The link between eczema and mineral deficiency? Rather than being a single skin condition, eczema is a term that's used to describe several conditions which are characterized by itchy, inflamed, irritated skin.
Atopic eczema (also called atopic dermatitis) is the most common form of the condition, and it has a tendency to develop in people who are prone to asthma, hay fever or other allergic conditions.
Eczema can appear on the skin of various parts of the body, but it is most frequently seen on the face, hands, knees or feet. Skin that is affected by eczema usually has a very dry, thickened or scaly appearance. The pigmentation of the affected skin can also be altered, and the color and texture changes of the skin can make eczema look very unappealing.
Fortunately, the condition is not contagious. So far, the precise cause of eczema has eluded medical science, but a connection is suspected between unknown triggers and an overly reactive immune system. Eczema is not unusual in people with a family history of hay fever, other allergies or asthma. Some people experience eczema flare-ups when they are exposed to certain substances or particular environmental conditions, such as excessive heat or cold.
Like several other skin conditions, eczema and mineral deficiency are also sometimes linked. Eczema may be related to a deficiency of certain vitamins, minerals and essential fatty acids. Taking fish oil supplements or another good source of omega-3 fatty acids can sometimes ameliorate the symptoms of skin problems such as eczema. Unfortunately, although eczema can be managed with medical treatment and by avoiding any triggers the person is aware of, there is (as yet) no true cure.
In addition to the link between eczema and mineral deficiency, it is generally accepted within the medical community that exposure to pesticides, mercury or other heavy metals like cadmium, chromium and so forth, chlorine or certain antibiotics can aggravate the symptoms of eczema. That may explain some people's contention that infrared sauna sessions can help a person suffering from eczema. As noted in other articles on this site, infrared saunas are widely accepted as being effective tools for detoxifying the body. As a result of their detoxifying properties, sessions in an infrared sauna may well help remove the contaminants mentioned above from the body, thereby lessening the symptoms of eczema.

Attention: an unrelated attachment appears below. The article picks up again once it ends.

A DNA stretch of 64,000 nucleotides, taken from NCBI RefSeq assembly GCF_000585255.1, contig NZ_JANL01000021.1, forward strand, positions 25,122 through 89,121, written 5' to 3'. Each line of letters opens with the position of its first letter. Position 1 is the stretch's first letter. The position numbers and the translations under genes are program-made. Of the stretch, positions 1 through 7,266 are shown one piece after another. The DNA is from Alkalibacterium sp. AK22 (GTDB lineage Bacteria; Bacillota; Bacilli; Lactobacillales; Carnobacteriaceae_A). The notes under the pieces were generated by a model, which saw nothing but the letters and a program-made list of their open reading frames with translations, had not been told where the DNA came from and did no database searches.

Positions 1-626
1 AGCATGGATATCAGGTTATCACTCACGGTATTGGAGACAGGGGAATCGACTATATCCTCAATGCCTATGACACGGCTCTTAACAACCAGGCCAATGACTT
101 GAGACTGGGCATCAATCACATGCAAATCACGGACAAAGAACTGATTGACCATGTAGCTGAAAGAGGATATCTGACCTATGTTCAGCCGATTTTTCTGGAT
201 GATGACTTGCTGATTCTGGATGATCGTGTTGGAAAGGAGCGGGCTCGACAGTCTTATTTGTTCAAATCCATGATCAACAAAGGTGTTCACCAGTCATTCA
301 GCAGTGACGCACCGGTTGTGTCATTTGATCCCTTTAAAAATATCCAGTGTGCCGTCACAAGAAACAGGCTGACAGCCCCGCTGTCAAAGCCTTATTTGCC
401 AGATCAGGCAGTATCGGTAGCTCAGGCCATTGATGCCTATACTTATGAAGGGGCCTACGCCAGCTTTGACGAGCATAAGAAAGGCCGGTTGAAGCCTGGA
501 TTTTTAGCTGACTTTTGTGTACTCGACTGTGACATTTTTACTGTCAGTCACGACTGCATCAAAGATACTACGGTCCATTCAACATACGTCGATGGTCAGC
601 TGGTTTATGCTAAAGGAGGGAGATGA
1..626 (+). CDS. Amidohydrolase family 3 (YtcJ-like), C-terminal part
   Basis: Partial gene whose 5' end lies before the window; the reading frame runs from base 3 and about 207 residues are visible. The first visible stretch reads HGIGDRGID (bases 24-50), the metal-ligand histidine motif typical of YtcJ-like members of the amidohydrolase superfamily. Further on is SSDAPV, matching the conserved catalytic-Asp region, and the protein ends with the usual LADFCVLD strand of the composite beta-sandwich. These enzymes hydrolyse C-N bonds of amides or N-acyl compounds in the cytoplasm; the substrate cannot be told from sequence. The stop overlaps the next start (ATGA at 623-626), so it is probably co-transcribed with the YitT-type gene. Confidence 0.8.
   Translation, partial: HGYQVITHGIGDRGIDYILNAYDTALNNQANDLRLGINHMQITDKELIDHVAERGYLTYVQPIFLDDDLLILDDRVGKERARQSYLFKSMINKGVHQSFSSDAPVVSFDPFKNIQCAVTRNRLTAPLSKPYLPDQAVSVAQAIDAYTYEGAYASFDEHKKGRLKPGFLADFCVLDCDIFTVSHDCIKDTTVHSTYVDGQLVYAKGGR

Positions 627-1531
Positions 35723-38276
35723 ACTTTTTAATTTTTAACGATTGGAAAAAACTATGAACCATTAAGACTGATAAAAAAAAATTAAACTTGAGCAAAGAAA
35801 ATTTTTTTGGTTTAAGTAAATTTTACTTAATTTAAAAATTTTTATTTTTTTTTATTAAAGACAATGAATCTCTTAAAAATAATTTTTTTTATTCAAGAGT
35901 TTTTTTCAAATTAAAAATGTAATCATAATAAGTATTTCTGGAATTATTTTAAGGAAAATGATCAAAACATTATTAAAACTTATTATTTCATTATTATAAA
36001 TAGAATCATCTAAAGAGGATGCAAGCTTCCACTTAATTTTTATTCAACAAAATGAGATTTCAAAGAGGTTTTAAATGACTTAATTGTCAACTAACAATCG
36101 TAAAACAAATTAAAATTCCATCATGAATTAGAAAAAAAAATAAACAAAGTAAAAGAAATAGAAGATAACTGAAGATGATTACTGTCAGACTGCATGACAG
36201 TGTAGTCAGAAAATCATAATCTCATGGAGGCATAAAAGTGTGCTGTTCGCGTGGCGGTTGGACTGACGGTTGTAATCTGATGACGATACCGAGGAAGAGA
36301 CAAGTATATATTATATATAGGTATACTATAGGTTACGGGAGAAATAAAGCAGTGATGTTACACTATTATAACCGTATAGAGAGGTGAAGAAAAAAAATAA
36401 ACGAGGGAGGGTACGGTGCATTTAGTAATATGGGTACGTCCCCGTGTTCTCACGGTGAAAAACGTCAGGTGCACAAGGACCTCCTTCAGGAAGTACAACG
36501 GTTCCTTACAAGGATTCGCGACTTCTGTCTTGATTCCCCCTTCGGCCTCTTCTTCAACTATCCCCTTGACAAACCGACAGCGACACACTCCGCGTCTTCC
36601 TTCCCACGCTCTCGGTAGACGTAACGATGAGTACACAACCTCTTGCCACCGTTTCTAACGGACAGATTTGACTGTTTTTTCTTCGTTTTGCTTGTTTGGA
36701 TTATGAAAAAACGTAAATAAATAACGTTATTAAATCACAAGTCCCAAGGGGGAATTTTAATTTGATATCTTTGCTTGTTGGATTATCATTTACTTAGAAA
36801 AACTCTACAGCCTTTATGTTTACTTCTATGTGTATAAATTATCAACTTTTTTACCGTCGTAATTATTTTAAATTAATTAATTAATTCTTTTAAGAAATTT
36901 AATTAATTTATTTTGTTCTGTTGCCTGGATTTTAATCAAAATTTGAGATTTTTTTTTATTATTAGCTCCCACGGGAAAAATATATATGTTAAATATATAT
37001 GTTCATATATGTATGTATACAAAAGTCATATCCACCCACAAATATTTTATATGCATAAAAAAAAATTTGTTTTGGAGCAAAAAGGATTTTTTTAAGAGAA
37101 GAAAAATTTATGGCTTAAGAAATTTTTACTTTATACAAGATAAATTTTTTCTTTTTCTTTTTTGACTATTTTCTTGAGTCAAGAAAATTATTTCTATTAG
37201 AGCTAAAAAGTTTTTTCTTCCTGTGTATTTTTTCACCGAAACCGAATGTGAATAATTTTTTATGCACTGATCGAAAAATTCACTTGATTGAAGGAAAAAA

Naturally, infrared saunas cause their occupants to sweat. In fact, many people use infrared saunas not so much for the restful, relaxing experience they provide (although they do that too) but in order to take advantage of the purifying effects of sweating.
Some people, however, believe that in addition to detoxification, sweating in an infrared sauna might lead to a mineral deficiency. For example, sweat can contain between 230 and 1,700 mg of sodium per liter, so perspiring heavily could cause a sodium deficiency unless the sodium lost in the sweat is quickly replaced. But, a mineral deficiency caused by infrared sauna sessions (if that indeed occurs) does not necessarily indicate a deficiency in essential fatty acids has also arisen - in addition to a lack of available data on the concentration of essential fatty acids in human sweat, essential fatty acids are not minerals. Because a mineral deficiency caused by using an infrared sauna (if in fact, a mineral deficiency does arise) does not affect the person's levels of essential fatty acids, that mineral deficiency should not make the person's eczema worse. So eczema and mineral deficiency should not be something you need to worry about when using an infrared sauna. Indeed, as mentioned above, the detoxifying properties of infrared sauna sessions can remove chemical triggers of eczema from the body, a situation which should help the eczema sufferer, not harm him or her.
A deficiency of essential fatty acids can lead to the appearance of one or more symptoms, including dry, flaky or scaly skin, poor or delayed healing of wounds, dandruff or dry, brittle or lackluster hair, hair loss, excessive production of ear wax, soft, splitting, brittle or slow-growing nails, stiff or painful joints and excessive thirst, among others. Certain skin conditions will clear up readily once appropriate doses of vitamins, minerals and essential fatty acids are taken on a regular basis. Of course, a similar daily supplement could eliminate any mineral deficiency that might arise from sessions in an infrared sauna.
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